For companies in the industry, the event offers a unique and effective way to reach out to their key target customers. Alongside giving visitors the opportunity to learn more about their company and products, each stall will also provide backlinks to a company’s website and social media channels.
DAD Virtual will even feature an instant live chat messaging system, where representatives from mobility companies can engage with visitors on the day, answering questions and queries.
“We are only asking exhibitors to do the live chat on the day; however, the DAD Live website will remain live for the rest of the year, enabling people to ask companies’ questions via email,” said Dave.
“Each stand will include a TV which will pop up a video when clicked of a representative from the company introducing the company. These talking heads videos will last 60 to 90 seconds and we will even shoot these for free with exhibitors via zoom.”
Giving it away
Remarkably, Dave has also confirmed that companies will be able to participate for free, providing an unbridled level of access to the potential thousands of loyal DAD visitors expected to embrace the virtual event.
Discussing the decision not to charge, Dave explained that trying to convince companies to invest financially in such a unique and new concept would be close to impossible.
Instead, WDP will allow companies to try it for free and if participating proves beneficial to the company, then they will be encouraged to donate to help the charity turn its 30th-anniversary event into something extra special.
“We do not want to make the show prohibitive by putting a charge against it, particularly if companies are unsure if it will be a success and we fully appreciate how hard some businesses and charities have been hit over recent months by COVID-19,” said Dave.
“I am certain the concept and what we have delivered will be a winner so we are willing to let companies try it out for free themselves and see how they get on. If it works for them and they generate leads, the only thing we ask is to be considerate that we are a charity and make a donation, as well as consider carefully about exhibiting at our live event next July.”
It really is a no-risk, win-win scenario for companies, added WDP’s CEO.
The show must go on
With so many events postponed and cancelled in 2020, Dave stressed that there has never been a greater need for an event aimed at the disabled community providing information, advice and guidance.
“83 per cent of disabled people acquire their disability during their working lives and the sad fact about COVID-19 is that it will leave hundreds of thousands of people with some form of disability or long-term health condition,” finished Dave.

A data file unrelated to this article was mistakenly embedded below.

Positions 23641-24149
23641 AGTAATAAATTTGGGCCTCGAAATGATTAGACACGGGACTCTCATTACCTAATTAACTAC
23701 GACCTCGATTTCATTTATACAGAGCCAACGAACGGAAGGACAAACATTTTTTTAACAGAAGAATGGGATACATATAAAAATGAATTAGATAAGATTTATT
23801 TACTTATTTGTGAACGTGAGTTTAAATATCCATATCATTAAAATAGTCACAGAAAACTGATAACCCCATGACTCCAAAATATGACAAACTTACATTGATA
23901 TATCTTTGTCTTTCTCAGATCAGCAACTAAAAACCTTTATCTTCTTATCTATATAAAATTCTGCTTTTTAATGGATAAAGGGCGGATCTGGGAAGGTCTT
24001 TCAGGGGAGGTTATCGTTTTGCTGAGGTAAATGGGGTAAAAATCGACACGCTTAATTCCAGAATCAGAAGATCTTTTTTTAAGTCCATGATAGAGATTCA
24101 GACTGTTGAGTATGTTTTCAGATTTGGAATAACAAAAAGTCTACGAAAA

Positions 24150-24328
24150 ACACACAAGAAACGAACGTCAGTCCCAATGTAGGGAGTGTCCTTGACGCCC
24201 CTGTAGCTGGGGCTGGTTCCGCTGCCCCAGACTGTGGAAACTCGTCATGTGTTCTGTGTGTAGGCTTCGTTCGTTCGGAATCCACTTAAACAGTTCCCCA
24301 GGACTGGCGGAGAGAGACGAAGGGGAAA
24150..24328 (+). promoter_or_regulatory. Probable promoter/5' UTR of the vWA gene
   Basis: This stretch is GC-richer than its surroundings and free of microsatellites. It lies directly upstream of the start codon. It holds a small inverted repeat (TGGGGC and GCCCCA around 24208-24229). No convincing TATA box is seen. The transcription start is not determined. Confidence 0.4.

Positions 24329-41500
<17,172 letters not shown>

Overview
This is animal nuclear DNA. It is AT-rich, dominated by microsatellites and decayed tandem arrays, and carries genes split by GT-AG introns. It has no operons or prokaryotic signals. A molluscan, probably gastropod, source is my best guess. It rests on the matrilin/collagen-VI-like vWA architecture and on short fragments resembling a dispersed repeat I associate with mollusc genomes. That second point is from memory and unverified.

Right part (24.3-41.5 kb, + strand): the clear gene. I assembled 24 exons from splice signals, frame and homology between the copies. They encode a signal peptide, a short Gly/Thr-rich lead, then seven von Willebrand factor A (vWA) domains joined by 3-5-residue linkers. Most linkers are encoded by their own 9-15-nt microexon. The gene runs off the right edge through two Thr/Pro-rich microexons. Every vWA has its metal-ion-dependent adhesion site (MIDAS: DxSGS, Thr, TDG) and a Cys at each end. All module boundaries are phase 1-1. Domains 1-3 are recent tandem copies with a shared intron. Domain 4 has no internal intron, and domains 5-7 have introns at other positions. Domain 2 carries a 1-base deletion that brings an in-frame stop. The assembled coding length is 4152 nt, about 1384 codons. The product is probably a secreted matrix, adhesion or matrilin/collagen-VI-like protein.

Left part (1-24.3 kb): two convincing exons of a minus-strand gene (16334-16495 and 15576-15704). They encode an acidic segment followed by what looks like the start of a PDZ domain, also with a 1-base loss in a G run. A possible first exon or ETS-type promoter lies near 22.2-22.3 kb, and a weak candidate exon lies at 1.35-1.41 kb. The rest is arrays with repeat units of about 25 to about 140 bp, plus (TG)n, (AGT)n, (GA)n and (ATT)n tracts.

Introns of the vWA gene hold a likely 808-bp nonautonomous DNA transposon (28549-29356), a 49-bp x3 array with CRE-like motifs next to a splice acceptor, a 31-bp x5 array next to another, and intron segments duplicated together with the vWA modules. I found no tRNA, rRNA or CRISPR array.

“Now, all of those people will, no doubt, be in the same position mentally and emotionally that I was in immediately after my accident back in 1989. It is something most people have never given any thought to and I have a saying which is ‘you don’t know what you don’t know.’
“Just look at Sir Tom, the 100-year-old captain marching around his garden using a Drive DeVilbiss rollator to achieve something remarkable. Beyond what his efforts did for the NHS, he also brought four-wheeled rollators into the spotlight. Since his campaign, we’ve seen more people buying rollators after seeing him on the TV than we have ever sold in our stores.
“That shows that there are still so many people out there that do not know about what products and services exist to help them live better, more independent lives. It really reinforced to us the need to make sure that we didn’t let the community down and found a way to make DAD happen.”
For mobility, independent living and assistive tech companies interested in participating in DAD Virtual, contact Dave at DaveThompson@disabilitypartnership.org.uk or call 01925 240064
Virtual gates opening: 25th October 2020https://thiis.co.uk/disability-awareness-day-2020-the-show-must-go-on/https://thiis.co.uk/wp-content/uploads/2020/09/WDP-DAD-home-page-map-virtual-conference.jpghttps://thiis.co.uk/wp-content/uploads/2020/09/WDP-DAD-home-page-map-virtual-conference-150x150.jpgCoronavirus NewsEvent DisruptionEvents & ExhibitionsIndustry Deep DivesNewsroomTrade FocusTrade News4WardFutures,coronavirus,COVID-19,DAD Live,DAD Virtual,Dave Thompson MBE DL,Disability Awareness Day,Sim City,Warrington Disability PartnershipAs the coronavirus outbreak spread, one of the first industries to be severely impacted was the events and exhibitions sector and, arguably, none more so than events catering for the disability community. Unfortunately, it has led to many events postponing until 2021 when it is hoped the coronavirus will...Calvin BarnettCalvin Barnettcalvin@thiis.co.ukAdministratorTHIIS Magazine